In the Industry 4.0 environment, condition monitoring and predictive maintenance have become central pillars of an increasingly efficient and resource-saving production system. These processes involve frequent measurements of vibrations (structure-borne sound), as well as oil particles, temperatures, and other physical parameters. As far as structure-borne sound waves are concerned, existing techniques are almost entirely restricted to the range of audible sound. The partners involved in the Sonorion project hope to address this issue, significantly expanding the frequency range detected by this technology. Ultimately, their goal is to cover and analyze the entire frequency range from 20 Hz to several hundred kHz.
The project will aim to meet the demand for various developments in sensor technology in the Industry 4.0 environment, including extremely broadband integrated sensors allowing straightforward deployment in industrial production thanks to the use of self-learning algorithms. Another goal is to strengthen the European microelectronics industry by employing semiconductor technologies developed and produced in Germany for the development of the sensors.
Extremely broadband sensor technology in conjunction with an adaptable yet cost-effective microelectronics solution will pave the way for successful accomplishment of the project goals. Specifically, the project partners are working on:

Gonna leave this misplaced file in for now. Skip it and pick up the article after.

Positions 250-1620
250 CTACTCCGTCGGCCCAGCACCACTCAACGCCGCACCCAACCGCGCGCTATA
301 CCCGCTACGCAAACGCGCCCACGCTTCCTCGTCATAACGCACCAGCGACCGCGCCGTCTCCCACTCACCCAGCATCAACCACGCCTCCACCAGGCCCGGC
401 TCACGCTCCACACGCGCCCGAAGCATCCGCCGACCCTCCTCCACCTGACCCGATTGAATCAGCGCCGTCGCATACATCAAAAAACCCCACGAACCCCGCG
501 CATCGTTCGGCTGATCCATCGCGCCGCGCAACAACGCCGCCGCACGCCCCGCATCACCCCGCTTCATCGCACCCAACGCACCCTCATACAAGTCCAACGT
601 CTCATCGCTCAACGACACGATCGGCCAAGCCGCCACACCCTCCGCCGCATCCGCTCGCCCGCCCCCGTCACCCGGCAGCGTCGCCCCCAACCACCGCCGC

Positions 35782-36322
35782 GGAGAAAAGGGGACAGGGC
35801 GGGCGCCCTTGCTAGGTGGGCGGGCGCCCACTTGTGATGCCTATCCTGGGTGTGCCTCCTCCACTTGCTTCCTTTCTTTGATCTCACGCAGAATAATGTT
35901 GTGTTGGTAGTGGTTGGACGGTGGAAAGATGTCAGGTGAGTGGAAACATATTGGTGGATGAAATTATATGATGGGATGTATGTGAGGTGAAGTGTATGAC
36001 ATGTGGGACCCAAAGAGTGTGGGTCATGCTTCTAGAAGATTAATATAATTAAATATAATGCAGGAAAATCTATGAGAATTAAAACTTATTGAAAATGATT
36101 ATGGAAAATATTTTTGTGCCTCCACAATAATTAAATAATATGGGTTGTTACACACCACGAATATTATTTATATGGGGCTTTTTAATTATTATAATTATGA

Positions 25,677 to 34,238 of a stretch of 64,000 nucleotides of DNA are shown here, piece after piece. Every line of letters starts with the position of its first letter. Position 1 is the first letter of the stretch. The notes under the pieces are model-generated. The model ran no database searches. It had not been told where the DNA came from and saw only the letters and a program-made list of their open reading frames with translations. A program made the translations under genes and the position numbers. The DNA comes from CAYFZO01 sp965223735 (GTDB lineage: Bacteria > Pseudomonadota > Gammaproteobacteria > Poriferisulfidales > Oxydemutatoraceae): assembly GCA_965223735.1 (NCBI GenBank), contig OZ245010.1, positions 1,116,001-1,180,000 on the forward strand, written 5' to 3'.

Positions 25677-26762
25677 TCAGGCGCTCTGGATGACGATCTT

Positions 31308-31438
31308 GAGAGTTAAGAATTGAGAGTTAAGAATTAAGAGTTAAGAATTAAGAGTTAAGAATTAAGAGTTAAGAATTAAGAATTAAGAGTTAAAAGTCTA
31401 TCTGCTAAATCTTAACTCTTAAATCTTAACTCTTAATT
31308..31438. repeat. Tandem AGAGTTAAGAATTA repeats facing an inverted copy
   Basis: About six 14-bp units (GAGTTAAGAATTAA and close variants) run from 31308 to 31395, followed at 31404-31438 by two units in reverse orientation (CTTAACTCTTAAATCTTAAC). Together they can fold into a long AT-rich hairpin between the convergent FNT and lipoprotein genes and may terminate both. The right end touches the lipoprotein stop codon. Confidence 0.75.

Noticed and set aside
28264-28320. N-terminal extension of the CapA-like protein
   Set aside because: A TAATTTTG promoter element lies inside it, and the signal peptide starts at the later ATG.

- sensor modules with sensor-oriented intelligence,
- condition monitoring systems for automation components,
- and new, flexible methods for the development of integrated circuit components.
To this end, they will focus on the creation of a scalable, simple to operate, cost-effective, versatile hardware platform in combination with an easily adaptable software framework for extremely broadband structure-borne sound monitoring. In contrast to solutions for special frequency ranges, a versatile combination of sensor technology and electronics will tackle complex problems across a previously unattainable frequency range.
Furthermore, the project will explore a condition-monitoring strategy focusing on simultaneous monitoring of an extremely broad frequency range for vibration signals, and the associated complexity of the subsequent signal analysis. A system of this sort is subject to very different requirements depending on the use case. Accordingly, the sensor front end must be able to react dynamically to the use case and, where required, adjust parameters such as resolution or speed while maintaining the same level of precision.